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  • Ric Crossman

6.1.24 The Weekenders

Two Days And Two Nights

Marcus and Trip in another hilarious scrape.
"Man, at least on Shuttlepod One I KNEW I wasn't getting laid."

Today I tutor you in Trek's taxonomy of travel. Its list of leisure labels. The holiday-makers guide to the galaxy.


Step one: enter orbit around Risa.


The Itinerants' Itinerary


"Two Days And Two Nights" presents five distinct approaches to holidays:

  • Relax by the beach

  • Adventure/action holiday

  • Cultural exposure

  • Staycation

  • Getting lit and cruising for ass.

We'll go through how these various type of holiday are covered by the episode in a bit. First, though, I wanted to briefly address the elephant in the shuttlepod. This version of the Enterprise boasts 83 crew members. That means approximately 40 people are going down to Risa, based on us being told shore leave has been granted to half the crew. We know T'Pol demurred, and presumably so did Phlox (he can hibernate just as well aboard ship) and Cutler (since someone had to be around to provide medical treatment while Phlox was asleep).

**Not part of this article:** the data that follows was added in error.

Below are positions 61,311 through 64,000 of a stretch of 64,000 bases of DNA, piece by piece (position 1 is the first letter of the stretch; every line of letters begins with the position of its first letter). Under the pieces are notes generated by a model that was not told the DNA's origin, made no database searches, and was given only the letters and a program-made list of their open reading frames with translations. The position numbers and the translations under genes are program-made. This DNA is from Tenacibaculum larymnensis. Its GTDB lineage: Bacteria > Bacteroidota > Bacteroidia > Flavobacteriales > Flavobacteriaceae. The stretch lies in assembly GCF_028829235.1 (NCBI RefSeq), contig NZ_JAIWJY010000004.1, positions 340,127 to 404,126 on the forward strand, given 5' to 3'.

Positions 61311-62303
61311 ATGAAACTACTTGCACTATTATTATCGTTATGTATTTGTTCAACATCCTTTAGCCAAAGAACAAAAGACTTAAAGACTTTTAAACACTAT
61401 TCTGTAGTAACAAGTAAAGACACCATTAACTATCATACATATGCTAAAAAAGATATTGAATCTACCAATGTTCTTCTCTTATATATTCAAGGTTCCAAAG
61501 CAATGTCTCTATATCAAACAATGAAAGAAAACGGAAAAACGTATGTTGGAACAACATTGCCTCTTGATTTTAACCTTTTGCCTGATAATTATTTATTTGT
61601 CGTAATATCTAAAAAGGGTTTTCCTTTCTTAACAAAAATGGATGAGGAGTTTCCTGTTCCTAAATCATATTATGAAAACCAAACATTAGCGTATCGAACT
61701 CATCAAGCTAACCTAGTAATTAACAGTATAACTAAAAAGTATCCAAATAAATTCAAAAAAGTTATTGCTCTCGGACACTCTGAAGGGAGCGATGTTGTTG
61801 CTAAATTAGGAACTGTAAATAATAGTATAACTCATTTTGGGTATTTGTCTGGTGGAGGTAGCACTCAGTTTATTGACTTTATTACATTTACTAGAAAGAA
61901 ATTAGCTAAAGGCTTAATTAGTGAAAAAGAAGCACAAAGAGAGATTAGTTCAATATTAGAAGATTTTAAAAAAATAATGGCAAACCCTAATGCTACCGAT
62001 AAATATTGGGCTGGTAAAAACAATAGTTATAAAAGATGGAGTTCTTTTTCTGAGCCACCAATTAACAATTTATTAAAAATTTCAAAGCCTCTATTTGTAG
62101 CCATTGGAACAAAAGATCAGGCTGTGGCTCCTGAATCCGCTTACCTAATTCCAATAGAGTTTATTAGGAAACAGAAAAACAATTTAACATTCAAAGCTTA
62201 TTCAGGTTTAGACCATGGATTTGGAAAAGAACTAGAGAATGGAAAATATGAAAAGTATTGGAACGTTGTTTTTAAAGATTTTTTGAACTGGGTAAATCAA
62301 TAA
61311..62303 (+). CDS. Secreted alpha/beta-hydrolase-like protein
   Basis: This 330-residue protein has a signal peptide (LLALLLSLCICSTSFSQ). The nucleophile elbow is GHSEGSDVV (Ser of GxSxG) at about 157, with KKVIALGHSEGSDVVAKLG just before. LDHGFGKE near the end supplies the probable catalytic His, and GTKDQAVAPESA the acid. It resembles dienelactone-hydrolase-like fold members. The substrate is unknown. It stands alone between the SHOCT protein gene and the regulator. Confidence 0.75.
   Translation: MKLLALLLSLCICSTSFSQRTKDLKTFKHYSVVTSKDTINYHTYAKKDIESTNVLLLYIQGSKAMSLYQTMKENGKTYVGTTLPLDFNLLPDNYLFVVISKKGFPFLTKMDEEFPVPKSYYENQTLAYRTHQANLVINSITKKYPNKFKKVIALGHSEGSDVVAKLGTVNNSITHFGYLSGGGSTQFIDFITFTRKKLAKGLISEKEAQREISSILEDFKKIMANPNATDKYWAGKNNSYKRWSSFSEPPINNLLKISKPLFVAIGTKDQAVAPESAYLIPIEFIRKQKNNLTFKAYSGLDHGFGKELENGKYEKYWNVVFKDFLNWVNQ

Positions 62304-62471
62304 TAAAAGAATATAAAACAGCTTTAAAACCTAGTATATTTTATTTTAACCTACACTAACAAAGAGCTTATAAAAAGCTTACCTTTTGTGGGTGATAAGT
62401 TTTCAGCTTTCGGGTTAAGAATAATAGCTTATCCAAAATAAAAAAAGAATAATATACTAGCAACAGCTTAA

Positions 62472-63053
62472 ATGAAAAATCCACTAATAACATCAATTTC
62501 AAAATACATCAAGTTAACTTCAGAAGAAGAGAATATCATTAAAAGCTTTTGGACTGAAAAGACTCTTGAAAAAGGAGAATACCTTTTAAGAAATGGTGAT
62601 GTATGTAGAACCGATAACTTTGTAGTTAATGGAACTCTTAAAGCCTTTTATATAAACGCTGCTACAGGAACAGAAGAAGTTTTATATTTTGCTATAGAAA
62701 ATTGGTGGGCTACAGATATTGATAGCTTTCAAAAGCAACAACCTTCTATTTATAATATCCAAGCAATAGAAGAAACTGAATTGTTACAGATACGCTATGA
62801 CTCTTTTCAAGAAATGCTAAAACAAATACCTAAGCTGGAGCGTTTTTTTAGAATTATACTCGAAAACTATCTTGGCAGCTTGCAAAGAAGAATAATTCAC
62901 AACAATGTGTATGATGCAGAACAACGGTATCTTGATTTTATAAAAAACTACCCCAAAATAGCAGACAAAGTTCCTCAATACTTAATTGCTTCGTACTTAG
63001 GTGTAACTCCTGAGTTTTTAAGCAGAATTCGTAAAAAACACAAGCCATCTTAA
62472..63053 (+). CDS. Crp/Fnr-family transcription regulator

That leaves us with five main characters in a pool of eighty, every single one of which gets a place on the express elevator to heaven. I know that this is simply how TV works, but still: what are the chances of that?


As it turns out, it's 2.7% - a probability so small that, were Trek real, I'd expect some of the crew to start whispering about the lottery being rigged. But would that be fair? Come back Sunday, and I'll talk about the maths involved some more.


For now, let's go through the various vacation approaches, and what Enterprise has to say about them.


Home Alone